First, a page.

Dawning of a New Garden by Tara Nanayakkara
reviewed by Maya Khankhoje
Herizons Magazine- Spring 2017 issue (print only)

Dawning of a New Garden is a novel about bereavement, loneliness, dysfunctional families, conflicting traditions and human drama set against the backdrop of St. John's, Newfoundland and Labrador. It chronicles the life and struggles of Priya Johansson, a young widow of Sri Lankan and Canadian origin who is trying to come to terms with loss.
     Priya is a freelance writer who decides to research the subject of spirituality, partly to earn a living and partly to heal her wounds. She also volunteers to befriend Jeevan, an elderly Sri Lankan man who lives in a residence for seniors. They soon bond and develop and Old World uncle-niece relationship. In comes Suresh, Jeevna's blood nephew from Toronto, to upset the apple cart, Suresh, despite his rigid evangelical moral code, leaves Priya pregnant after a one-night stand.  He later proposes marriage in order to provide stability for teh child and to fulfil, as we learn later, a personal agenda of his own.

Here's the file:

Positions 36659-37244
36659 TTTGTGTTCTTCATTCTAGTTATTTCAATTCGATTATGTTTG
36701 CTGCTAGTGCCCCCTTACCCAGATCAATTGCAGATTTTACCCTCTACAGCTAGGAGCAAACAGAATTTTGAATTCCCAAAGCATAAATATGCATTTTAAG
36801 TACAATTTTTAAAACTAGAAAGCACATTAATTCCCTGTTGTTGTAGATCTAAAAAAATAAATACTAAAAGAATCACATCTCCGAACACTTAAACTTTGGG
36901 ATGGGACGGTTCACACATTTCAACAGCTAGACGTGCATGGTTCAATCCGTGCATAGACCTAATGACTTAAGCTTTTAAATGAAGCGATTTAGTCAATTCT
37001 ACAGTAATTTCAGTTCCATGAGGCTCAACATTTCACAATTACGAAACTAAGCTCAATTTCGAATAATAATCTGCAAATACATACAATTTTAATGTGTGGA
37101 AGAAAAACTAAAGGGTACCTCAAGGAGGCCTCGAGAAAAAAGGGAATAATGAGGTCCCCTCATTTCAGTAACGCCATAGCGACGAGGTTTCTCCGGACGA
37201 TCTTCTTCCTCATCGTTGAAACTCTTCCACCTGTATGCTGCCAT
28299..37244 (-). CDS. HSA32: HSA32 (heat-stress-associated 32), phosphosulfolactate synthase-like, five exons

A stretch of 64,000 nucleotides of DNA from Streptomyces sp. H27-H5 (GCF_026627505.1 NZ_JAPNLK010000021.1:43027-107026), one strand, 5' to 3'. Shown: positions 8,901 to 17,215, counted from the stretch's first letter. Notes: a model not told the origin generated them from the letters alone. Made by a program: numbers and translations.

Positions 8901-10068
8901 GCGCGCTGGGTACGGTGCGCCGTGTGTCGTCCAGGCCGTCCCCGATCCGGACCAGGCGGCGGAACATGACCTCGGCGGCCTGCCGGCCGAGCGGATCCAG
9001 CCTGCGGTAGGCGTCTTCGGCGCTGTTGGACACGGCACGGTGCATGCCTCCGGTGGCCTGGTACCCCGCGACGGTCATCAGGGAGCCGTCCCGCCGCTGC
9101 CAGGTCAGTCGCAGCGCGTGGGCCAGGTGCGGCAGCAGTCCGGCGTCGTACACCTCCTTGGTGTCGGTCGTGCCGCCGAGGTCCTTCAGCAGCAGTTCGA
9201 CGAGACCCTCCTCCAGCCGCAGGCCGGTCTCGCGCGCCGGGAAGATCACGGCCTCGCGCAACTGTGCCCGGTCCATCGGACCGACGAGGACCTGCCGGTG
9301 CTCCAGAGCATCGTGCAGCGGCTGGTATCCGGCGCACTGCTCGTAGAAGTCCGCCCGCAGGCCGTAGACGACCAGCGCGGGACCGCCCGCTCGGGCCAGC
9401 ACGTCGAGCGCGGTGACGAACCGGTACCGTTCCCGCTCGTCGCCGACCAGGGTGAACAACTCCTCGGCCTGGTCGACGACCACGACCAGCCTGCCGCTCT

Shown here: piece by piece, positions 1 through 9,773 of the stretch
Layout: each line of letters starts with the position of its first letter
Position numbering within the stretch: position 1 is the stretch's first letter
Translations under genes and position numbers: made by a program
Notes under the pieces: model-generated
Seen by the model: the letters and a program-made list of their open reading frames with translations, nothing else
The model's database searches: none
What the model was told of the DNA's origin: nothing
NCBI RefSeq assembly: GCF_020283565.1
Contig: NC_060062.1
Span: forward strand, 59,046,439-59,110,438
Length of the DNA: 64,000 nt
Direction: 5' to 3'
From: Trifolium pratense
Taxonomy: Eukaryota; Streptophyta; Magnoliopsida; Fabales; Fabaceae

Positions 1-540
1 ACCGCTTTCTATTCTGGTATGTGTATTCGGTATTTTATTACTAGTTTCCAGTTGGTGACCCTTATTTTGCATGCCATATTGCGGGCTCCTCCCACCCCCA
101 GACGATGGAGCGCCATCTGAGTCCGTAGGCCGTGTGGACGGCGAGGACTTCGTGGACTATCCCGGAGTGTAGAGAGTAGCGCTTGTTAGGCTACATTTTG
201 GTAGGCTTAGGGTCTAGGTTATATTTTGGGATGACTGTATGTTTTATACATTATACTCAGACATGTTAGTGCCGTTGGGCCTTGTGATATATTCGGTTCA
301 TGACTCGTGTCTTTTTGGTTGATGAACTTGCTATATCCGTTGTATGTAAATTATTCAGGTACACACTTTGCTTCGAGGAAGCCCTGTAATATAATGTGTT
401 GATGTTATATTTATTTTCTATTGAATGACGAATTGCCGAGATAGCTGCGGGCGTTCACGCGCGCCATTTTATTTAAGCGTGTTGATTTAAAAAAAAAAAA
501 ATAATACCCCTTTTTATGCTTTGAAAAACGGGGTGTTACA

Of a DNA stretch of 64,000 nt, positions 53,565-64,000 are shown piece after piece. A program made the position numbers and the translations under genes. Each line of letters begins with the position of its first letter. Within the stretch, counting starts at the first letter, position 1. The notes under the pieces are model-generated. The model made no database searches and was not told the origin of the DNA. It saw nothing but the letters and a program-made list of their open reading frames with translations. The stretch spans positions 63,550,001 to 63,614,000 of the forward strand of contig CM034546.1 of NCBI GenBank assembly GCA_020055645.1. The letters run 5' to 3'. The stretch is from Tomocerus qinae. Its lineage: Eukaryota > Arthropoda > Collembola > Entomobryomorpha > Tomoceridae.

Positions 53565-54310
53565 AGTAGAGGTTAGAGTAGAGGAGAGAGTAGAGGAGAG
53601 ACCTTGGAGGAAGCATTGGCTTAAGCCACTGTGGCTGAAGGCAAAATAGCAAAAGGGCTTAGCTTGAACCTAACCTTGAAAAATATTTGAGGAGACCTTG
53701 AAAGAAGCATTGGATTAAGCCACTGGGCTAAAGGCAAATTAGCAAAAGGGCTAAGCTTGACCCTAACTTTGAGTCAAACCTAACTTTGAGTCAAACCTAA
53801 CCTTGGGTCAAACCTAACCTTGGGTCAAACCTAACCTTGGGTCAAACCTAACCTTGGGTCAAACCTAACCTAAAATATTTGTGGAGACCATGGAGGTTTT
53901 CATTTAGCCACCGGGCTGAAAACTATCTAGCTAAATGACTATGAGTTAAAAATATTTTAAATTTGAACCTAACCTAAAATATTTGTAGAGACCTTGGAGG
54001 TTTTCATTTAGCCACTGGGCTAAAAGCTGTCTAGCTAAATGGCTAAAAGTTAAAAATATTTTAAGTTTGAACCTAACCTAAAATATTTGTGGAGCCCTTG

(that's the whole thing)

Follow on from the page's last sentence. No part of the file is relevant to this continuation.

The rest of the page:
Priya, howeber, is attracted to Ryan, a friendly neighbour who reminds her vaguely of her late husband. And here lies the dilemma. Will Priya marry Suresh following the arranged-marriage traditions of her father's land? Or will she simply follow her heart and the tradition of her mother's land? Above all, what is best for this child conceived in a moment of weakness when she couldn't have children with her beloved late husband? Since Priya lost her parents years ago, she cannot consult them for guidance. She is all alone in the world except for Meg and Amina, her Canadian and Sri Lankan friends, who pitch in with conflicting advice.
     The cheerful cover of Dawning of a New Garden, as well as the simplicity of the authorial voice, might mislead readers into thinking this is a conventional novel with a conventional ending. Far from it. When Tara Nanayyakara wrote it as a sequel to her novel, Priya's World, she was fully aware that there are no happy or unhappy endings, only new beginnings.